6) Investing 101: Knowing Yourself
Ever heard of the saying “Know Thyself”? This is very applicable in the context of investing. Success depends on ensuring that your investment strategy fits your personal characteristics. Not all specific investing vehicles and methods are suitable for all investors. Even though all investors have one common objective in general – which is to make money – each one comes from a diverse background and has different needs. There are many factors that determine which path is best for an investor.
Investors only have a few factors to consider when deciding where to put their money: Safety of capital, current income and capital appreciation. Making an investment will also depend on a person’s age, position in life and personal circumstances. For example, a 75-year-old widow living off of her retirement portfolio is far more interested in preserving the value of her investments because she needs income from her investments to survive. On the other hand, a young business executive can afford to be more aggressive when it comes to investment decisions and strategies. The latter has time and a full-time job on his side.
An investor’s objectives are very much affected by his or her financial position. If you have millions in the bank, putting down $100,000 on a speculative real estate investment is peanuts. You can afford to risk the money because it is only a small percentage of your overall worth. If you were just starting out in investing and only have a few thousand dollars saved up, you can’t afford to risk losing your money in a speculative venture. Regardless of the potential returns of a risky investment, speculation is not appropriate for your financial position.
In investing, time plays a big role. As a general rule, the shorter your time horizon, the more conservative you should be in your investments. If you are still in your 20s you have plenty of time to make up for the losses you might incur along the way. At the same time, if you start young, you have the power of compounding on your side. Remember the example of Pam and Sam in the previous section?
When you are about to retire, it is a different story. It is important that you either safeguard or increase the money you have accumulated. Soon enough you will be accessing your investments and you don’t want to expose all of your money to volatility. It won’t be wise to put your money at risk because of a market slump right before you need to start accessing your assets.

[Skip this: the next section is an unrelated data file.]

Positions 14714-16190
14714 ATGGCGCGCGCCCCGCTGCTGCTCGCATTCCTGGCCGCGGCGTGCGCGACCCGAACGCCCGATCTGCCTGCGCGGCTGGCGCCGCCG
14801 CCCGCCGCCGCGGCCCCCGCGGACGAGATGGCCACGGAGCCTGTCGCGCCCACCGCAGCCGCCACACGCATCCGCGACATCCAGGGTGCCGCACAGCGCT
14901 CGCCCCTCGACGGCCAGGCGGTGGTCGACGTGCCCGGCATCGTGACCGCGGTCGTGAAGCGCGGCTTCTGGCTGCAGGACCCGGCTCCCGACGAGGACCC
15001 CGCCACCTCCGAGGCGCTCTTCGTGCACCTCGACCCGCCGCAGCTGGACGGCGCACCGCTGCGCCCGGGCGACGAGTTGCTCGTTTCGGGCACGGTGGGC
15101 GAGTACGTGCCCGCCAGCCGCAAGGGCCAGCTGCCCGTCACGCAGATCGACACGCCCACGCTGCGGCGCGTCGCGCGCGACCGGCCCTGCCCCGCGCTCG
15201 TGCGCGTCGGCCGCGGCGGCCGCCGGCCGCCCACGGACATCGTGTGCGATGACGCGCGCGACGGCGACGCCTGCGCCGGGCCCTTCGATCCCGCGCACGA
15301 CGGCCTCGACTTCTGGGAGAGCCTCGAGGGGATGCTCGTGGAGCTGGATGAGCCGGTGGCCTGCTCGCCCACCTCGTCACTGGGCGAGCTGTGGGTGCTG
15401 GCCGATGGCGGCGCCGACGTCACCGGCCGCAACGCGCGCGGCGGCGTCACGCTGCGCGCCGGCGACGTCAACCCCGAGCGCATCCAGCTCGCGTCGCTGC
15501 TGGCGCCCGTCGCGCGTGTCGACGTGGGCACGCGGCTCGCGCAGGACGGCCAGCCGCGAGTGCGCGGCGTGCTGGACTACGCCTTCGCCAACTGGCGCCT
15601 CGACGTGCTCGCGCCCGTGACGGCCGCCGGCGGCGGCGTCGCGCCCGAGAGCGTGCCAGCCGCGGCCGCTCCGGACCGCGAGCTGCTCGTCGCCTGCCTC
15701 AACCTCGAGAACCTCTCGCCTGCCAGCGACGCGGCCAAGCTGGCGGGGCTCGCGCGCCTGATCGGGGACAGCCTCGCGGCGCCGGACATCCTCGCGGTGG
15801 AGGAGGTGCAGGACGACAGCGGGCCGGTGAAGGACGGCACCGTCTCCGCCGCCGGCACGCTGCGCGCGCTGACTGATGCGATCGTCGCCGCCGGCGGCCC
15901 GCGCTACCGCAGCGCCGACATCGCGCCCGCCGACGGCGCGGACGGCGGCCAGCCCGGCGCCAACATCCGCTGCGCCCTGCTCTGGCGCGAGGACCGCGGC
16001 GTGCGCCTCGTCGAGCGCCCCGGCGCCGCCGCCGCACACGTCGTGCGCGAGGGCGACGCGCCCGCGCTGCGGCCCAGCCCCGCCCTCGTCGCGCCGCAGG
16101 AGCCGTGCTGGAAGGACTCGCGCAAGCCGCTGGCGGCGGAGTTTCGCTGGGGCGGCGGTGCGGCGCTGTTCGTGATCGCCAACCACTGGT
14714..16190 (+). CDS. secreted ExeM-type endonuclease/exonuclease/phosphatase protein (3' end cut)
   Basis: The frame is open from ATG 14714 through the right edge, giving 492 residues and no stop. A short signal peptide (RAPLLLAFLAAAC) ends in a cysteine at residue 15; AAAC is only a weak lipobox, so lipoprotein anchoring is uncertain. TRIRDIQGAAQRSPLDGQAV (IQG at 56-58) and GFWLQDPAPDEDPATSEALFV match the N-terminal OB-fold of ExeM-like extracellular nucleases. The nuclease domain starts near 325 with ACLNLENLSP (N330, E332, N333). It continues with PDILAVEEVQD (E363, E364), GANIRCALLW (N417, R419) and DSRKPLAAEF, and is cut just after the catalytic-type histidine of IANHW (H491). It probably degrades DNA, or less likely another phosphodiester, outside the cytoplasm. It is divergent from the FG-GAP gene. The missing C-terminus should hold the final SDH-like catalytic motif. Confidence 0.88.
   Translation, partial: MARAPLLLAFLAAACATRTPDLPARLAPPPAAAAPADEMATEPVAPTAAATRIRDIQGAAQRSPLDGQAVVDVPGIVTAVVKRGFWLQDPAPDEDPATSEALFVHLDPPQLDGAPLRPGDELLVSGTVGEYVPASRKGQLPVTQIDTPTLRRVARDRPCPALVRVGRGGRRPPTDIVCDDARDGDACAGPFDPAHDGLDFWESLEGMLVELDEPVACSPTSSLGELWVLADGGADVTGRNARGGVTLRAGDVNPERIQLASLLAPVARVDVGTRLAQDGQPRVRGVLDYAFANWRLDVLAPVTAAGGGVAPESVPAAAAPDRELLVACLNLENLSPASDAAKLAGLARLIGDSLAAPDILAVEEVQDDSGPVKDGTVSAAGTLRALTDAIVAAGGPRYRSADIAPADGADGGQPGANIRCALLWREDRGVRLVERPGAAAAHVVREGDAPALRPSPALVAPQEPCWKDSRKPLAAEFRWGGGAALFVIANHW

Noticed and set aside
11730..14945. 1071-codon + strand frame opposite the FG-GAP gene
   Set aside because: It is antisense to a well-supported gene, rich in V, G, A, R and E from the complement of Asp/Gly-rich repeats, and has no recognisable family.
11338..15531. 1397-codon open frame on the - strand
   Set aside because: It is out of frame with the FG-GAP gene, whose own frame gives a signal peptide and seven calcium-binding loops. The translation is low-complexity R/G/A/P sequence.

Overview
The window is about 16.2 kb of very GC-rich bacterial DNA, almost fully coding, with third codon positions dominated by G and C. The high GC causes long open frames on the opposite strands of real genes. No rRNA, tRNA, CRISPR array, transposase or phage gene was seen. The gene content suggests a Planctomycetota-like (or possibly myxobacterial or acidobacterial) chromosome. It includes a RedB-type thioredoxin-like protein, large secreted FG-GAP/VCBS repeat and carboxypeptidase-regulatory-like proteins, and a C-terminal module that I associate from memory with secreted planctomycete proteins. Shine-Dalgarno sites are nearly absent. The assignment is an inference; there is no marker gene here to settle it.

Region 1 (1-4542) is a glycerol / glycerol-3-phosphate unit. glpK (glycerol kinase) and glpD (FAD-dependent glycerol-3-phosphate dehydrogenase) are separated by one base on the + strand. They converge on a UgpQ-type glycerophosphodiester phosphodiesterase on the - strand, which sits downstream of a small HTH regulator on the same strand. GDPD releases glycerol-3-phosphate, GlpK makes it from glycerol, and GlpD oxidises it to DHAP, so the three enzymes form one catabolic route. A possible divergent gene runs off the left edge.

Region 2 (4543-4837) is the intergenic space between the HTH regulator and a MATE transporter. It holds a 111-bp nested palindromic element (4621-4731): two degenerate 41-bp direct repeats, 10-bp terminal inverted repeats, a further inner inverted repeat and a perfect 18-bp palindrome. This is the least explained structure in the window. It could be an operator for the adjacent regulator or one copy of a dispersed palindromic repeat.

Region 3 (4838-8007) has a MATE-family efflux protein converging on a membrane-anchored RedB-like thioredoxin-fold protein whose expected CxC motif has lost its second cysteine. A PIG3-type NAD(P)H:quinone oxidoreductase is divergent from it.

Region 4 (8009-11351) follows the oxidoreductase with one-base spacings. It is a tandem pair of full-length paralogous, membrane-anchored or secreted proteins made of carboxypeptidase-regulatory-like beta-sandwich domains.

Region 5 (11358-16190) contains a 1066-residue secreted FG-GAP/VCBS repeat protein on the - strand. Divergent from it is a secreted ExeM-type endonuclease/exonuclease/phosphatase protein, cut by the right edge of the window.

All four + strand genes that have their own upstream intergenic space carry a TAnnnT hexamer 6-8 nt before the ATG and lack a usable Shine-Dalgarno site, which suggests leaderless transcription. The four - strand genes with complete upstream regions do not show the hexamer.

The personality of each individual plays a role in investing. Each person has a different style. Some people love the thrill of a risk, while some prefer it slow and safe. There are people that love to know more about financial statements and crunching numbers. To others, looking at a balance sheet, income statement and stock analysis is as exciting as watching paint dry. Still, there are others who might not have the time to plow through prospectuses and financial statements. All these personality traits will help determine an individuals investing path.
The “key organ for investing is the stomach, not the brain,” said Peter Lynch, one of the greatest investors of all time. Simply put, you need to know how much risk in your investments can you stomach. You will have to figure this out for yourself. One way of knowing is best said in an old investing maxim: “you’ve taken on too much risk when you can’t sleep at night because you are worrying about your investments.”
Putting It All Together: Your Risk Tolerance
It is clear to you by now that one of the main things that determines what works best for an investor is the capacity to take on risk. Earlier, we have mentioned some core factors that determine risk tolerance. The important point to remember is that an investment is not the same for all people. Each individual’s situation is different. Keep this at the back of your mind for upcoming sections of this tutorial.
- 1) Investing 101: Introduction
- 2) Investing 101: What is Investing?
- 3) Investing 101: Types of Investments
- 5) Investing 101: The Concept Of Compounding
- 6) Investing 101: Knowing Yourself
- 7) Investing 101: Preparing For Contradictions
- 8) Investing 101: Portfolios and Diversification
- 9) Investing 101: Conclusion